RGS14 regulates the lifetime of Gα-GTP signaling but does not prolong Gβγ signaling following receptor activation in live cells

Nicole E. Brown, Nevin A Lambert, John R. Hepler

Research output: Contribution to journalArticle

3 Citations (Scopus)

Abstract

RGS14 is a multifunctional scaffolding protein possessing two distinct G protein interaction sites including a regulator of G protein signaling (RGS) domain that acts as a GTPase activating protein (GAP) to deactivate Gαi/o-GTP proteins, and a G protein regulatory (GPR) motif that binds inactive Gαi1/3-GDP proteins independent of Gβγ. GPR interactions with Gαi recruit RGS14 to the plasma membrane to interact with Gαi-linked GPCRs and regulate Gαi signaling. While RGS14 actions on Gα proteins are well characterized, consequent effects on Gβγ signaling remain unknown. Conventional RGS proteins act as dedicated GAPs to deactivate Gα and Gβγ signaling following receptor activation. RGS14 may do the same or, alternatively, may coordinate its actions to deactivate Gα-GTP with the RGS domain and then capture the same Gα-GDP via its GPR motif to prevent heterotrimer reassociation and prolong Gβγ signaling. To test this idea, we compared the regulation of G protein activation and deactivation kinetics by a conventional RGS protein, RGS4, and RGS14 in response to GPCR agonist/antagonist treatment utilizing bioluminescence resonance energy transfer (BRET). Co-expression of either RGS4 or RGS14 inhibited the release of free Gβγ after agonist stimulation and increased the deactivation rate of Gα, consistent with their roles as GTPase activating proteins (GAPs). Overexpression of inactive Gαi1 to recruit RGS14 to the plasma membrane did not alter RGS14′s capacity to act as a GAP for a second Gαo protein. These results demonstrate the role of RGS14 as a dedicated GAP and suggest that the G protein regulatory (GPR) motif functions independently of the RGS domain and is silent in regulating GAP activity in a cellular context.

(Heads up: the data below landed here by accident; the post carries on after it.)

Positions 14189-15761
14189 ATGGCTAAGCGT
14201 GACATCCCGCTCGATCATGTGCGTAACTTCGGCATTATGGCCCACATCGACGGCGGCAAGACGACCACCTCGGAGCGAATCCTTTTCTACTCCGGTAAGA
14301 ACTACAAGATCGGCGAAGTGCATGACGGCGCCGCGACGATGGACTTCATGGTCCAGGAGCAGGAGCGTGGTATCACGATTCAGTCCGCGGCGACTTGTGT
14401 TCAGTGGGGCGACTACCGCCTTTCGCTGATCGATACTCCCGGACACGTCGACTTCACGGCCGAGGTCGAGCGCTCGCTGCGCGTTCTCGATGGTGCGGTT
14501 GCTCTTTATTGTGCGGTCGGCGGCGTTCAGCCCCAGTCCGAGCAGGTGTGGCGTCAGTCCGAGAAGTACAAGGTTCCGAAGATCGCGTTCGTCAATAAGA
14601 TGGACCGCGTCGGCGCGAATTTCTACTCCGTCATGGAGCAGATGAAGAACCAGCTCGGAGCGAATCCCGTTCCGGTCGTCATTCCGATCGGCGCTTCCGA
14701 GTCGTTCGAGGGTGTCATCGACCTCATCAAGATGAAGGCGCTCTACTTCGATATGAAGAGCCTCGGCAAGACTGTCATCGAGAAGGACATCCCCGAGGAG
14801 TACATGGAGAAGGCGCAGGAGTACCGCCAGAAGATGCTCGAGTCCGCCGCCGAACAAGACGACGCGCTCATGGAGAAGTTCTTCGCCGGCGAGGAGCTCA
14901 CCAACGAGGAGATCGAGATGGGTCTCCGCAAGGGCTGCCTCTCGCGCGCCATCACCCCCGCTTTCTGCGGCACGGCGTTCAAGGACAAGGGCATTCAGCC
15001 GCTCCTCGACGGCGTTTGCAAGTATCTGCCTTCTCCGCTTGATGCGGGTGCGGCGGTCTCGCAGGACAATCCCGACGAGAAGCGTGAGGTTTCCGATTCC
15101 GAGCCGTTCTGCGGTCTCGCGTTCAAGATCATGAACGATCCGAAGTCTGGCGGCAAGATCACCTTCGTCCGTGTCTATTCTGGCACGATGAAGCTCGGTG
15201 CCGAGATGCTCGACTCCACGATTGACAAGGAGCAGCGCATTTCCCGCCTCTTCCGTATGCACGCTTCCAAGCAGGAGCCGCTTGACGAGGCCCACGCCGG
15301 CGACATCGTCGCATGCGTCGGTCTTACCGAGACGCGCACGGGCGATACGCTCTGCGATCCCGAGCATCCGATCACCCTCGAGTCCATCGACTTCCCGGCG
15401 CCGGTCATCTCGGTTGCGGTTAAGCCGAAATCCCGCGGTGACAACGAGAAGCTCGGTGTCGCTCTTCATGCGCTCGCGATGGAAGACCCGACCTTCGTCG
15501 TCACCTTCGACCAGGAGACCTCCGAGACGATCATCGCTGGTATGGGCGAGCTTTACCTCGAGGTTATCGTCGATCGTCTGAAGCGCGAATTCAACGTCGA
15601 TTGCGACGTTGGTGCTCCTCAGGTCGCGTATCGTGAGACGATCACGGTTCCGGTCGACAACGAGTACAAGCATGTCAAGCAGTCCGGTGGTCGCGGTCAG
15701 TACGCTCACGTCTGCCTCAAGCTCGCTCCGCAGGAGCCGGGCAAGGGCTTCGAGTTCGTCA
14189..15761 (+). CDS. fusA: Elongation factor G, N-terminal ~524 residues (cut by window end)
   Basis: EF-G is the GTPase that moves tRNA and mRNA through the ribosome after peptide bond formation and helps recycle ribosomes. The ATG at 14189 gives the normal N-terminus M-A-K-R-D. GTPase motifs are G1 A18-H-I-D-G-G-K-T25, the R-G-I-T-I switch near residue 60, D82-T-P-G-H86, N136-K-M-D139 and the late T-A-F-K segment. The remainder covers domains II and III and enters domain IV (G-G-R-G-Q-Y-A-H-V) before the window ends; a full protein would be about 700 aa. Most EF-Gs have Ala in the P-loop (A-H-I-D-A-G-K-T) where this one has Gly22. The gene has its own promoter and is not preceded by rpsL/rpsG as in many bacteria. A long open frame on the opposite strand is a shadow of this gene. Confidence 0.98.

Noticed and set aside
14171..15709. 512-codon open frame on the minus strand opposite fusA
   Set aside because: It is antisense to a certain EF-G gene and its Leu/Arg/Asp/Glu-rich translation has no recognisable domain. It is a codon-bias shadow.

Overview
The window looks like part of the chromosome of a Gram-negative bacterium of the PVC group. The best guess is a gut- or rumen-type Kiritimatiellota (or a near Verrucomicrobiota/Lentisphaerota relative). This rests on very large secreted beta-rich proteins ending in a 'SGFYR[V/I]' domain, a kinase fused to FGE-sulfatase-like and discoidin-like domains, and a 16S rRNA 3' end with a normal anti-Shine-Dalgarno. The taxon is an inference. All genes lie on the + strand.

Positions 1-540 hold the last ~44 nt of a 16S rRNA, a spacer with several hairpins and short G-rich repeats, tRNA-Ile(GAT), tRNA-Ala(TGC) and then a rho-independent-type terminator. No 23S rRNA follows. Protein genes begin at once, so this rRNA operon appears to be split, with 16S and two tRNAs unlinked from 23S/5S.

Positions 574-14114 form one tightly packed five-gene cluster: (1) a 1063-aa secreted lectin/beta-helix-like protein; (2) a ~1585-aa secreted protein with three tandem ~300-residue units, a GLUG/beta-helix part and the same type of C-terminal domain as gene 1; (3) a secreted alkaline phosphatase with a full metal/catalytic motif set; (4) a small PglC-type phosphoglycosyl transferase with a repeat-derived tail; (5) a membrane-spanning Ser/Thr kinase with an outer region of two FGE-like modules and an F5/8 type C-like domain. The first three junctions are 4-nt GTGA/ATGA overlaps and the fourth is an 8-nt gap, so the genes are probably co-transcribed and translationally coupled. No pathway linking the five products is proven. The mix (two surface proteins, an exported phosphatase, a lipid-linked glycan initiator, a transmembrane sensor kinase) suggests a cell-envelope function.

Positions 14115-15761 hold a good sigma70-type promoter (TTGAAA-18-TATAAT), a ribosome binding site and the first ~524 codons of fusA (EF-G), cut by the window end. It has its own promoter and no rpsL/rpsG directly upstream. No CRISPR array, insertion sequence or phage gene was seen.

Original languageEnglish (US)
Article numbere00249
JournalPharmacology Research and Perspectives
Volume4
Issue number5
DOIs
StatePublished - Oct 1 2016

Fingerprint

Guanosine Triphosphate
GTP-Binding Proteins
GTPase-Activating Proteins
Amino Acid Motifs
RGS Proteins
Proteins
Cell Membrane
Energy Transfer

Keywords

  • G protein
  • GPCR
  • Gαi1
  • Gβγ
  • RGS protein
  • RGS14.

ASJC Scopus subject areas

  • Neurology
  • Pharmacology, Toxicology and Pharmaceutics(all)

Cite this

RGS14 regulates the lifetime of Gα-GTP signaling but does not prolong Gβγ signaling following receptor activation in live cells. / Brown, Nicole E.; Lambert, Nevin A; Hepler, John R.

In: Pharmacology Research and Perspectives, Vol. 4, No. 5, e00249, 01.10.2016.

Research output: Contribution to journalArticle

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